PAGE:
Near the end of the 1970s, Lichtenstein became preoccupied with the past movements of modernism: Surrealism, Futurism and German Expressionism. He took the fundamental pictorial principles of these periods and adapted them into his own unique style. German Expressionism's sharp intersecting planes and angular, dynamic lines appealed to Lichtenstein's sense of the graphic that is found in this present painting.
Furthermore, interest in German Expressionism opened up new kinds of imagery for Lichtenstein, namely the human figure. From the middle of the 1960s until the end of the 1970s, the artist had focused on the abstraction of objects, such as mirrors or entablatures. With the advent of these pictures, Lichtenstein began to paint especially the female figure which he had not done so since the early 1960s.
Lichtenstein always painted the romantic side of the female stereotype. In the present painting he depicts a monumental nude woman in the forest. She fills the entire foreground space while craggy trees and a mountain peak are located behind her. Unlike the soft, pliable women from the cartoons and advertisements in his paintings of the 1960s, this female image resembles a primitive Amazon warrior with her intense gaze, bared breast and fist in the air. Diane Waldman has noted, "German Expressionism gave twentieth century art a new artistic language, imparting an intense psychological expression to painting through the use of distorted forms, jagged lines, and violent colors. Aware of their great historical antecedents, German Expressionists reinvigorated such timeless subjects as landscape and the figure with new meaning, reinterpreted color as it is applied to form, and reinvented the woodcut. They turned Christian mythology into an eloquent metaphor for the tragedy of modern life, recorded the decadence of the brilliant city of Berlin, and left us a collective portrait of a city in ashes. Above all, they recorded a period in history that marked a passing of a political era and the end of the artist's traditional dialogue with nature, which became all but completely overshadowed by urban life. Of all the three movements that inspired the paintings discussed above, it is German Expressionism that connects most directly with Lichtenstein's interest in issues of painting and style. German Expressionist pictorial innovations led him to expand his ideas into sculpture and into a series of landscapes and figurative painting that are arguably his answer to Abstract Expressionism, which was indebted in no small way to the pioneering movement in early twentieth-century Germany." (D. Waldman, Roy Lichtenstein, exh. cat., New York, 1993, pp. 251-253.)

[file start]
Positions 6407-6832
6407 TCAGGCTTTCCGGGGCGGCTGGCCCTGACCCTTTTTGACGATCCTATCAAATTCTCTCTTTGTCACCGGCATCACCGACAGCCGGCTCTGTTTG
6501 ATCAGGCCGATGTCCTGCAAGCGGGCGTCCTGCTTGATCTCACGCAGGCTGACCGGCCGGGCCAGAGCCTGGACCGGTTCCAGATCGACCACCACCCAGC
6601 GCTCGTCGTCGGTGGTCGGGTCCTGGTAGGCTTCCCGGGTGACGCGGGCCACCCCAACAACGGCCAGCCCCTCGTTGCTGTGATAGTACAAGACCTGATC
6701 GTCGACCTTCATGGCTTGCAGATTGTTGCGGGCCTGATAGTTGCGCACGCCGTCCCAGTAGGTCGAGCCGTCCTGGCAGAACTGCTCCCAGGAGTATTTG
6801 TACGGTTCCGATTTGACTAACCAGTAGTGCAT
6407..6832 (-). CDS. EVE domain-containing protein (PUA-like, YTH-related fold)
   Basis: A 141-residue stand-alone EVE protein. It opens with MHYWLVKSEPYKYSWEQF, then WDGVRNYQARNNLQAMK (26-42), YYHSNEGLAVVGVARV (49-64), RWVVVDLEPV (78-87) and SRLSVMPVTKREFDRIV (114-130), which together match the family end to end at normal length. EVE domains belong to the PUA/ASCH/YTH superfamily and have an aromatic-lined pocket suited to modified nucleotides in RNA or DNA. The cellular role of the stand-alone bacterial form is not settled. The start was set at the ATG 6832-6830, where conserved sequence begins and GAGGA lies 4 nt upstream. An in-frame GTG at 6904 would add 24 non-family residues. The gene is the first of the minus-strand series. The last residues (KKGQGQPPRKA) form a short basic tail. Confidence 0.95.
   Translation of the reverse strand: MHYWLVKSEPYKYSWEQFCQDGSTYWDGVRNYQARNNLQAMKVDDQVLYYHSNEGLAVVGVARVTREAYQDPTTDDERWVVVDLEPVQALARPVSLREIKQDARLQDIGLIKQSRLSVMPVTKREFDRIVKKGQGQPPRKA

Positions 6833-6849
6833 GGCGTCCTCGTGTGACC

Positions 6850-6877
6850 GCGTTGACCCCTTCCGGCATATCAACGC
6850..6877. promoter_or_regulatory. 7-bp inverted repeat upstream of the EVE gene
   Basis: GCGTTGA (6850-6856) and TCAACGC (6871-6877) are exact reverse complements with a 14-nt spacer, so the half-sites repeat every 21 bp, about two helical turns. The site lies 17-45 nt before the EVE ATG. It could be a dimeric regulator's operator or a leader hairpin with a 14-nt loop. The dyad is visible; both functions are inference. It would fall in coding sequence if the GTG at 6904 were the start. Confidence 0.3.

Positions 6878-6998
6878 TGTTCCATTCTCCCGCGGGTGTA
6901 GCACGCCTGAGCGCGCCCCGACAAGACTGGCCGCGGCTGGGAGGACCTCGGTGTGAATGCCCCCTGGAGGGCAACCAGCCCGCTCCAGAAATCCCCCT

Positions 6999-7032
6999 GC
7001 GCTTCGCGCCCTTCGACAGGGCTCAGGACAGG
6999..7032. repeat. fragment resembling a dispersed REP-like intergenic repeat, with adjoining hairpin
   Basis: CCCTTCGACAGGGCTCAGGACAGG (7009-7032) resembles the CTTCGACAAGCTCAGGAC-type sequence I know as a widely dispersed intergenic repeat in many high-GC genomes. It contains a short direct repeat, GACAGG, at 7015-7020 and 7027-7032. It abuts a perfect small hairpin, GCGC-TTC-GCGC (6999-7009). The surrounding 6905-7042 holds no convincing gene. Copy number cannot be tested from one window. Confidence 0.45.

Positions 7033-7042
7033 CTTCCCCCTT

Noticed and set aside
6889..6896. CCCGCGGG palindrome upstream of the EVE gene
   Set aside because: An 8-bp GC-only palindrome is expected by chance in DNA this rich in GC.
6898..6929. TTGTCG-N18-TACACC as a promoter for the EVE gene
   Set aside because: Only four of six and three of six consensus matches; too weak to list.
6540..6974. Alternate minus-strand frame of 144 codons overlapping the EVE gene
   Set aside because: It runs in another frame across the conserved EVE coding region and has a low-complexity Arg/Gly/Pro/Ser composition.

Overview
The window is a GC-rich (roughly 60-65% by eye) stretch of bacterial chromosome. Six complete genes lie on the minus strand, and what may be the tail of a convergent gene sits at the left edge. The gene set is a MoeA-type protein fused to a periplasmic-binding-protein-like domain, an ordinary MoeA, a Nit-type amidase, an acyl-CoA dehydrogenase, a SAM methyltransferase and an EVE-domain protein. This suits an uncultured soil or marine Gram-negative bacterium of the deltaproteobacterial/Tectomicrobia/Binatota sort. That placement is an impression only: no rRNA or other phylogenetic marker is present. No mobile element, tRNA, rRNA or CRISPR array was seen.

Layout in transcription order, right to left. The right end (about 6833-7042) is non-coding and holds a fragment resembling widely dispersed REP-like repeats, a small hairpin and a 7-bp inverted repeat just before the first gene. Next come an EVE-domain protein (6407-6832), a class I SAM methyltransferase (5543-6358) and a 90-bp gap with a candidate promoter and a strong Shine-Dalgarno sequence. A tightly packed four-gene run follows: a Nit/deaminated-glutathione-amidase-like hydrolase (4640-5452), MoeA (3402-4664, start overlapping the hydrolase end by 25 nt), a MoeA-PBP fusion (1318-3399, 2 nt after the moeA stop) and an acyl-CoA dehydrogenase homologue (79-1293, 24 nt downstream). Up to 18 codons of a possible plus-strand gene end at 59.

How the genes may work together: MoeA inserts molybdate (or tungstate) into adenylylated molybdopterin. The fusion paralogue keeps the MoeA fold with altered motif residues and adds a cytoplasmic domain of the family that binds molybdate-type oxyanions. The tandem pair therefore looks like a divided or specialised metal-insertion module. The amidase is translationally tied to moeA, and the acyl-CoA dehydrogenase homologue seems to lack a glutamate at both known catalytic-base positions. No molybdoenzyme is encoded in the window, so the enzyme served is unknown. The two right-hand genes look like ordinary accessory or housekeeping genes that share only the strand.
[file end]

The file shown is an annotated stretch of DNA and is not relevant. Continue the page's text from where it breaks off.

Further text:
In the present picture, each plane of the composition is articulated such that the picture appears faceted. Most of each area is blocked by black contour lines and filled in with solid color or diagonal stripes which substitutes Lichtenstein's usual Ben-days dots and resembles hatch marks of a woodcut. The facial features are rendered in a three-dimensional way, shown in the way the planes form the nose and cheek. There are some Cubist touches, in terms of the way planes intersect with each other, the collapse of foreground and background and the indistinct sense of spatial depth. Early on in his career, Lichtenstein has explained to some degree why he used works by past modern masters. "When I do a 'Mondrian' or a 'Picasso,' it has, I think a sort of sharpening effect because I am trying to make a commercialized Picasso or Mondrian or a commercialized Abstract Expressionist painting, let's say. At the same time I'm very much concerned with getting my own work to be a work of art, so that it has a sort of rebuilding aspect to it also. So, it's completely rearranged; it has become commercialized because the style that I switch it into is one of commercialization. At the same time I recognize that this is only a mode or a style, and it's not the truth of my own work because my work is involved with organization. I don't want it to appear to be involved in this. But the result that I work toward is one of creating a new work of art which has other qualities than the Picasso or the Mondrian or the Abstract Expressionist painting." (Quoted in Waldman, ibid, p. 39.)
Fig. 1 Ernest Ludwig Kirschner, Akte in der Sonne, 1910-1920, Private Collection
Fig. 2 Ernest Ludwig Kirschner, Marzella, 1909-1910, Moderna Museet Stockholm
Fig. 3 Lichtenstein, Expressionist Head, 1980, Private Collection